NCPA - National Center for Policy Analysis

Open Water And Thin Ice In The Arctic

August 29, 2000

Open water at the top of the world isn't evidence that the North Pole is melting, as a recent New York Times article suggested. The hole is probably just a temporary opening in the ice pack, polar scientists say.

  • Holes in the ice can close after days or persist all season, said Drew Rothrock, a polar-ice expert at the University of Washington in Seattle.
  • In the Arctic, "it's not uncommon to have 10 percent open water in the summertime," added James Morison, also of the University of Washington.
  • Winds and physical stress can easily fracture the Arctic pack ice, which floats in a frozen mass and is not anchored to a continent as the Antarctic ice sheet is.

Still, the ice pack has been steadily shrinking and growing thinner over decades. Records compiled by Navy submarines reveal the average end-of-summer ice thickness has slimmed from about 10 feet to 6 feet since 1958, according to data Rothrock and colleagues published recently in Geophysical Research Letters.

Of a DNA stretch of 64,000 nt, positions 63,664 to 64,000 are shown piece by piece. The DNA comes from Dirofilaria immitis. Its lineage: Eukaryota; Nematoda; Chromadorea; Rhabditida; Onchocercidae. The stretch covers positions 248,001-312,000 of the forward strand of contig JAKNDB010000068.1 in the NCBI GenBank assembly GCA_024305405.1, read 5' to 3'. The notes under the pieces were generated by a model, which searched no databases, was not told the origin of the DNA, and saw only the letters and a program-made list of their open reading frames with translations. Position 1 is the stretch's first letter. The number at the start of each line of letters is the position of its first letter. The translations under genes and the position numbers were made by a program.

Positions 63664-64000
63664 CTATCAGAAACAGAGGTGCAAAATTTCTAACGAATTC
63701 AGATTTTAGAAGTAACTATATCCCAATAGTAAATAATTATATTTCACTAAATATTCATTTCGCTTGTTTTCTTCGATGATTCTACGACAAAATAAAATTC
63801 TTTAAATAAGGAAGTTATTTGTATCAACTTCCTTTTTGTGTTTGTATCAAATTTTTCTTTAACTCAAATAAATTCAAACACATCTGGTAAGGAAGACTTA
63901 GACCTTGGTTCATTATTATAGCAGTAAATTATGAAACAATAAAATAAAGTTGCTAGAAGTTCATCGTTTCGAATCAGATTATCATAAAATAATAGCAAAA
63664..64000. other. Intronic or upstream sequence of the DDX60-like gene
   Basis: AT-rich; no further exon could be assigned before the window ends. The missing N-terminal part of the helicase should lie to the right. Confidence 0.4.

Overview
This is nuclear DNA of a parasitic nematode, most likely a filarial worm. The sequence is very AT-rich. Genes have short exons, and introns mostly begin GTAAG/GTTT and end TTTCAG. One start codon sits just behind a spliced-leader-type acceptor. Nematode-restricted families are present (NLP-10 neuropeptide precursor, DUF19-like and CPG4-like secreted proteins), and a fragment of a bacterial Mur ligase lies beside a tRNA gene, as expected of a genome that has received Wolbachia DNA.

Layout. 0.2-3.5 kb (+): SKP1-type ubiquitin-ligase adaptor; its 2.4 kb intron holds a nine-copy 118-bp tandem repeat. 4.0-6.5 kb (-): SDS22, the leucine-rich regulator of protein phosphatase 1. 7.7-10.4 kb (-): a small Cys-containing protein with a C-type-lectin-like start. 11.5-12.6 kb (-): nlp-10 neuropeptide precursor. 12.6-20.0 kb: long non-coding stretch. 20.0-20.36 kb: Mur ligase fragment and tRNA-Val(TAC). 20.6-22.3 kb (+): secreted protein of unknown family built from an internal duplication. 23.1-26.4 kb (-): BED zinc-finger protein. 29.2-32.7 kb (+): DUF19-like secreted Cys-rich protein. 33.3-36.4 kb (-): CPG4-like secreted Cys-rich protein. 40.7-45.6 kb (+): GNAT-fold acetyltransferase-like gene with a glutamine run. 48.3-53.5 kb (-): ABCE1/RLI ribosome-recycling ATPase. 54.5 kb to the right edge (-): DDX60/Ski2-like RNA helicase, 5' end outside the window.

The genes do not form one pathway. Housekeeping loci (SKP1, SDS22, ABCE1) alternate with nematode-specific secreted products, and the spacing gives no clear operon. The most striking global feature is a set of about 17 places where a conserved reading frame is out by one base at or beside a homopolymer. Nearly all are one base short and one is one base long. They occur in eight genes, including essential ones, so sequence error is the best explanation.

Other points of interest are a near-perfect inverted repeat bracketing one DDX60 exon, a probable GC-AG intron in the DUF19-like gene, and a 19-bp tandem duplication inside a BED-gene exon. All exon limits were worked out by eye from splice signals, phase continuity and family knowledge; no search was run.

• Satellite measurements show that the Arctic ice pack has been shrinking by about 3 percent per decade since 1978.
  • A team of Norwegian scientists recently reported in Science that multiyear ice -- which remains after the summer melt and is, on average, about three times thicker than seasonal ice -- is decreasing at a rate of 7 percent per decade.

But it's a stretch to tie any specific hole in the ice to climate change, said Mark Serreze, of the National Snow and Ice Data Center at the University of Colorado.

Source: Alexandra Witze, "New North Pole assertion may rest on thin ice; Reports of open waters in Arctic don't enhance warming evidence," Dallas Morning News, August 28, 2000.

 

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